BTW, back to the decrease in identifying as Christian. There is a woman in my office who is very Catholic and teaches Sunday School; however, she has said that she is going to skip the chapter on abortion because she doesn’t believe the Church’s teaching on that topic. At the same time, she has also given up sweets for Lent. The first time she said this, I responded that I had given up God for Lent, which made everything much easier. She flinched. I asked if she was moving away from the imminent lightening strike. She laughed and changed the subject. Moral of the story: to be a modern American Catholic is to hold all sorts of contradictory and irrational beliefs.

  65. 65
    Scruffy McSnufflepuss says:

    Moral of the story: to be a modern American Catholic is to hold all sorts of contradictory and irrational beliefs.

    To be a modern anything is to hold all sorts of contradictory and irrational beliefs. The schizophrenia of modern life is a challenge to human rationality, regardless of religious or spiritual orientation (or lack thereof). This is a large part of the reason why Nietzsche, Dostoyevsky and Kierkegaard get so many book sales.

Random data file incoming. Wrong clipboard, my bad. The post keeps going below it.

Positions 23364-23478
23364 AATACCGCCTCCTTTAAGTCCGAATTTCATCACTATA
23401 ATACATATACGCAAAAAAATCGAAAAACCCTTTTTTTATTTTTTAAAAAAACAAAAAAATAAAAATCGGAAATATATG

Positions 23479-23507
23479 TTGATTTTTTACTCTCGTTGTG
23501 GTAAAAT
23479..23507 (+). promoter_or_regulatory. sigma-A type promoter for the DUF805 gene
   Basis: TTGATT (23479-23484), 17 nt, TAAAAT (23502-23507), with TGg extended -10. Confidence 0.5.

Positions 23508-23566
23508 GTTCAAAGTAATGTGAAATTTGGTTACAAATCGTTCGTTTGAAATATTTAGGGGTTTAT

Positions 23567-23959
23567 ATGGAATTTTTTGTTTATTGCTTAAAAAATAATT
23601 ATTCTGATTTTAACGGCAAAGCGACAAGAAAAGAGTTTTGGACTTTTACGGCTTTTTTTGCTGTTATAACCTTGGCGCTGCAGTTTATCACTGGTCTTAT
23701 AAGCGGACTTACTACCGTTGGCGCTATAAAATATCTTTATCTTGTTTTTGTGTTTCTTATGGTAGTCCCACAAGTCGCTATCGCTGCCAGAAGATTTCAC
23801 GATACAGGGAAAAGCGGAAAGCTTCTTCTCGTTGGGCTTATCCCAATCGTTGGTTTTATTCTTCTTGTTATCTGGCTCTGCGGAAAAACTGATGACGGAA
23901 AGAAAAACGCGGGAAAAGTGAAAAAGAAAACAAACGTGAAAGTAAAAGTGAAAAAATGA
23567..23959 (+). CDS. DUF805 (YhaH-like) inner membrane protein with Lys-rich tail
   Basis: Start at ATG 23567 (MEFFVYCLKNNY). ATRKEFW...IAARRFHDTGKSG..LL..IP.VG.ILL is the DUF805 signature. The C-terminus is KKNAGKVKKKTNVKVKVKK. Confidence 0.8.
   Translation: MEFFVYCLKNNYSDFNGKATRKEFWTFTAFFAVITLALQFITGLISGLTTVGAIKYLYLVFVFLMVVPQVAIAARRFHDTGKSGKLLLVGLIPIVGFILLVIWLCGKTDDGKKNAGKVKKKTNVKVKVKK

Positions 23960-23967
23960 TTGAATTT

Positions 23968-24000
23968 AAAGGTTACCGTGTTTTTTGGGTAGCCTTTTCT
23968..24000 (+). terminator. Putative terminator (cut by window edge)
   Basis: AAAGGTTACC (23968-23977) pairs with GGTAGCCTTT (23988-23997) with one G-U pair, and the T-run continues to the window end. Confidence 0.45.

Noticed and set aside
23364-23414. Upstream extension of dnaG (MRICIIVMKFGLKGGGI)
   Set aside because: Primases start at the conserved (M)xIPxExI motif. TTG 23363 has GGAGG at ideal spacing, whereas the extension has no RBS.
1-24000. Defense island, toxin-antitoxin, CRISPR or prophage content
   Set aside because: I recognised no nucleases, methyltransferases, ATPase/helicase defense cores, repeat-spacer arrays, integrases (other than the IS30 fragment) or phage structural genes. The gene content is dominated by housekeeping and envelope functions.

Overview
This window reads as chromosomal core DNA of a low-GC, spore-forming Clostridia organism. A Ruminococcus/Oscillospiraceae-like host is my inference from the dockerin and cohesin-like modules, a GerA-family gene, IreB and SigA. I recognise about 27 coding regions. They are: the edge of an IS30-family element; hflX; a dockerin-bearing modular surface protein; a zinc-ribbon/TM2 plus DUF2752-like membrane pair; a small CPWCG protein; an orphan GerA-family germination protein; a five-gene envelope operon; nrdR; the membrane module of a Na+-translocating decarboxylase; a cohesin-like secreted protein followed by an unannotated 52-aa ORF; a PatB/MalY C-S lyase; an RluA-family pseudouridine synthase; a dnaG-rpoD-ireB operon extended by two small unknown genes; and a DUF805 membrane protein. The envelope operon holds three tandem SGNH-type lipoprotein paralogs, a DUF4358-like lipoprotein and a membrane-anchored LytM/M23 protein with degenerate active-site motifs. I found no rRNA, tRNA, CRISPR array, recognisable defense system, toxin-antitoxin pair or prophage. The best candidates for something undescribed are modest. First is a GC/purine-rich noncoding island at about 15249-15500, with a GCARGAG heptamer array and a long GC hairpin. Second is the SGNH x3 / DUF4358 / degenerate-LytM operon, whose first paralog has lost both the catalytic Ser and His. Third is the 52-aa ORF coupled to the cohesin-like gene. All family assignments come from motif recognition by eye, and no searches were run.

66. 66
    Svensker says:

    @Josh Hueco:

    No worries, mate.

    Ditto on Yellow J’s suggestion in the other thread on the Benjamin Moore paint, or less expensive Behr from Home D.

  67. 67
    Josh Hueco says:

    @Svensker:

    Thanks. :o)

    Also, thanks for the paint rec. I’m heading to the Benjamin Moore store here in town to check it out. I’m interested in their zero-VOC Natura brand.

  68. 68
    Martin says:

    I saw two news reports this morning on that survey. Even though identification as Christian has decreased by 11% since 1990, 76% of people still identify themselves as Christian, which is still a lot of people. Despite this overwhelming superiority of believers, however, (1) Christmas is still in danger, and (2) Muslims are going to overthrow the United States.

    This will only lead to the increase in extremist groups in the US similar to Unitarian Jihad. You’ve been warned.

  69. 69
    Notorious P.A.T. says: